By Jonathan Rudy Despite the drubbing technology stocks have taken over the past three years -- the recent rally notwithstanding -- and the oft-delayed hopes for a recovery in information technology spending, Microsoft (MSFT) is the sector's one company that has steadily moved ahead, in our view. It wrapped up its fourth quarter of fiscal year 2003 (ended June 30) with a solid 11% growth in revenues and about 10% earnings growth, excluding one-time charges.
Revenues of $8.07 billion were better than our estimate of $7.91 billion. However, operating earnings per share of 23 cents was 1 cent below our estimate of 24 cents, mainly due to higher-than-expected marketing costs for upcoming products. Another drag on operating earnings: Microsoft settled its lawsuit with AOL Time Warner (AOL), which resulted in an aftertax charge of 5 cents per share, resulting in reported EPS of 18 cents. Nevertheless, we at S&P increased our fiscal year 2004 operating EPS estimate to $1.10, from $1.06, following this earnings release.
TAKING SHARE. Revenues from Europe, the Mideast, and Africa were up 43% year-over-year, to $1.7 billion during the quarter, helped by favorable foreign-exchange rates. (On a constant-currency basis, revenues would have increased 27% year-over-year.) Revenues from Japan and the Asia-Pacific region increased 7% year-over-year, to $835 million, also benefiting from favorable exchange rates.
In the product groups, we were particularly impressed with the 17% growth in Microsoft's server-platforms segment, to $1.9 billion for the quarter. Microsoft continues to take market share in this highly competitive enterprise market. Client revenues, primarily coming from the Windows operating system, and information-worker revenues, coming mostly from Microsoft Office, were up 4% and 8% year-over-year, respectively. Microsoft's MSN Internet service segment grew revenue 25% year-over-year, and Home and Entertainment, which includes the Xbox video console, was up 8% year-over-year.
While it wasn't a spectacular quarter, we believe that Microsoft showed another period of solid execution and progress on the legal front. It managed to increase revenue in all of its business units despite the challenging global economic environment during the past couple of years.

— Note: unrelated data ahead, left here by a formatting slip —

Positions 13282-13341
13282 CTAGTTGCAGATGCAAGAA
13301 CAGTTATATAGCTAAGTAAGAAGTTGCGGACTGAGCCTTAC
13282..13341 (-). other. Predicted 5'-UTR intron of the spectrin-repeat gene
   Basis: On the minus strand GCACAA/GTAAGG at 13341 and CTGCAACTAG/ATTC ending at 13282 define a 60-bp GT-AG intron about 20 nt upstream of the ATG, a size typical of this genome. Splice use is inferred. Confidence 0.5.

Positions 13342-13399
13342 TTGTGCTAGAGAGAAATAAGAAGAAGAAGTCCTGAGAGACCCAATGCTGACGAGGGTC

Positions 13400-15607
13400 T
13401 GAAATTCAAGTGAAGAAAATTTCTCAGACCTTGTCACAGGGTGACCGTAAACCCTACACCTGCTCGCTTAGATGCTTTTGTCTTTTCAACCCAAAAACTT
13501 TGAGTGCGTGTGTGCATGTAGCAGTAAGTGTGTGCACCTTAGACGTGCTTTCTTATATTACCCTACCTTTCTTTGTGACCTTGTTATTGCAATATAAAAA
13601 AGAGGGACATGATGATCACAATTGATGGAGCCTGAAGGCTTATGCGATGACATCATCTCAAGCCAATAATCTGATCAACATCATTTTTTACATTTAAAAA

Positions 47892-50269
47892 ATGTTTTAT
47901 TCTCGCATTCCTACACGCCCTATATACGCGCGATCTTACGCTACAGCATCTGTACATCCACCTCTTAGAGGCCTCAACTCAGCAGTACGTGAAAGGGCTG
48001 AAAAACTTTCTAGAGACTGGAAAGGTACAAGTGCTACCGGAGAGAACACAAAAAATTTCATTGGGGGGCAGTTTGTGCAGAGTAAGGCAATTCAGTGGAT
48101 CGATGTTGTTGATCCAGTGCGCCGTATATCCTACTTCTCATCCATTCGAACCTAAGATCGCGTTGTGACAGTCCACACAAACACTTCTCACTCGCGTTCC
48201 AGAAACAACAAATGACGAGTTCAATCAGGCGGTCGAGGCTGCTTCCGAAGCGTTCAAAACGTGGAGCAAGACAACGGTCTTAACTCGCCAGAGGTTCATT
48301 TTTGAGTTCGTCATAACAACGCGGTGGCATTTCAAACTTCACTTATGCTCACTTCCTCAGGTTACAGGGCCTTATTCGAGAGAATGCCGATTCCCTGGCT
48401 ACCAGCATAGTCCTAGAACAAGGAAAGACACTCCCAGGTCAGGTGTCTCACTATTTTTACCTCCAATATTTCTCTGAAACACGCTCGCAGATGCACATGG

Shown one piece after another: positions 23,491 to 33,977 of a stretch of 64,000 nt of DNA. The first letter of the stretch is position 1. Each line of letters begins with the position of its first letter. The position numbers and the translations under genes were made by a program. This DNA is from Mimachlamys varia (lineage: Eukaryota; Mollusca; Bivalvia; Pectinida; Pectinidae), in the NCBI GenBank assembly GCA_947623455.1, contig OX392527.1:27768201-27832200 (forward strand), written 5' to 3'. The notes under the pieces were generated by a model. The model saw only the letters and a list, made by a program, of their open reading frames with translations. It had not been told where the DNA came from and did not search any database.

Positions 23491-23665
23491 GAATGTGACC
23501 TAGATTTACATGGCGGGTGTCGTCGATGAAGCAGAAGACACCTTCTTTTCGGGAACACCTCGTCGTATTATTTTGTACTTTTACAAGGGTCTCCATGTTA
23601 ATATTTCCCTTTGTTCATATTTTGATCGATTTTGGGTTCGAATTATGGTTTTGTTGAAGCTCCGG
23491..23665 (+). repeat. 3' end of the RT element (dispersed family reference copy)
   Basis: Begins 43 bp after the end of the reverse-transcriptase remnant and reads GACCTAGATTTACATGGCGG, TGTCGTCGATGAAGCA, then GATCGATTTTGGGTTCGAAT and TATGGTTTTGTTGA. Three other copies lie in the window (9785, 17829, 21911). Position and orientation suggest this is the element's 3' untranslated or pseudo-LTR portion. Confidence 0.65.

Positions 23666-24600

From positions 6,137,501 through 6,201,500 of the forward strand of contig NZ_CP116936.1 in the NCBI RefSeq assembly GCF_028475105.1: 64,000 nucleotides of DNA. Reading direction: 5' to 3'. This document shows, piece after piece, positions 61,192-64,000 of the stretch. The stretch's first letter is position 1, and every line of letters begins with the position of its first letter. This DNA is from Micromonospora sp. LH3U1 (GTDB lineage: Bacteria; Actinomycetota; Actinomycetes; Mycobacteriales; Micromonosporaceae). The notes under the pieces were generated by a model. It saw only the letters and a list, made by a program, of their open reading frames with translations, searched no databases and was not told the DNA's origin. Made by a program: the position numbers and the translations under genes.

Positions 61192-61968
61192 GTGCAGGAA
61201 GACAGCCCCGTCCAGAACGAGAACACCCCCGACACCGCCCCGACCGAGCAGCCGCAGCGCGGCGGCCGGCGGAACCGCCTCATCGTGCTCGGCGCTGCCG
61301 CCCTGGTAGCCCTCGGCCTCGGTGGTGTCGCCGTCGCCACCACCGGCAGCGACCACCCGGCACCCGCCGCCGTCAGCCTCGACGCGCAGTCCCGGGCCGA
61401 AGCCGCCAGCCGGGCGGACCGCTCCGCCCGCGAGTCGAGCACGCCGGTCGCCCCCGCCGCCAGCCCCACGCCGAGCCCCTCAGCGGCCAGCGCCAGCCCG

NO MORE OPTIONS. With the AOL Time Warner lawsuit settled, the primary outstanding legal disputes are with Sun Microsystems (SUNW) and the European Union. While it's difficult to predict an outcome for either situation, we believe that a monetary resolution, which may cost $1 billion or even $2 billion, will be the most likely scenario. Still, with more than $49 billion in short-term cash and investments, Microsoft has more than ample funds to resolve these two disputes.
On the corporate-governance front, Microsoft announced in July that it will no longer grant stock options and will issue restricted stock instead. The software maker will also begin expensing all equity compensation in the quarter ending Sept. 30. This is clearly a step forward for corporate governance for the whole industry, in our opinion, and we also believe that this plan clearly aligns the interest of Microsoft employees with long-term stockholders.
Though Microsoft is typically conservative when issuing its outlook, its forecast for fiscal year 2004 was better than we had expected -- especially considering its mid-single-digit forecast for PC unit-shipment growth. Excluding the impact of expensing equity compensation, which Microsoft will now include in its earnings releases, the software giant raised its forecast above the consensus estimate to $34.2 billion to $34.9 billion in revenues, and operating EPS in the range of $1.09 to $1.11. Our fiscal year 2004 EPS estimate is currently $1.10, and our revenue forecast is $34.6 billion.
FOLLOW THE LEADER. While Microsoft will clearly benefit from any increase in overall PC demand, it should also benefit from a recent product release and an upcoming one. Windows Server 2003 should provide a further boost to Microsoft's growing Server Platforms group. And in October, 2003, Microsoft will release its latest version of the Office application suite. Office 2003 should provide a spark for Microsoft's Information Worker segment.
In its fiscal year ended June 30, Microsoft generated about $14 billion in free cash flow -- defined as cash flow from operations minus additions to plant, property, and equipment, and acquisitions of companies. Based primarily on our discounted cash-flow analysis, we would recommend that investors continue to buy shares of this software-market and corporate-governance leader. Microsoft shares, which closed at $26.24 on Aug. 21, are trading at a notable discount to our target price of $32. Analyst Rudy follows software stocks for Standard & Poor's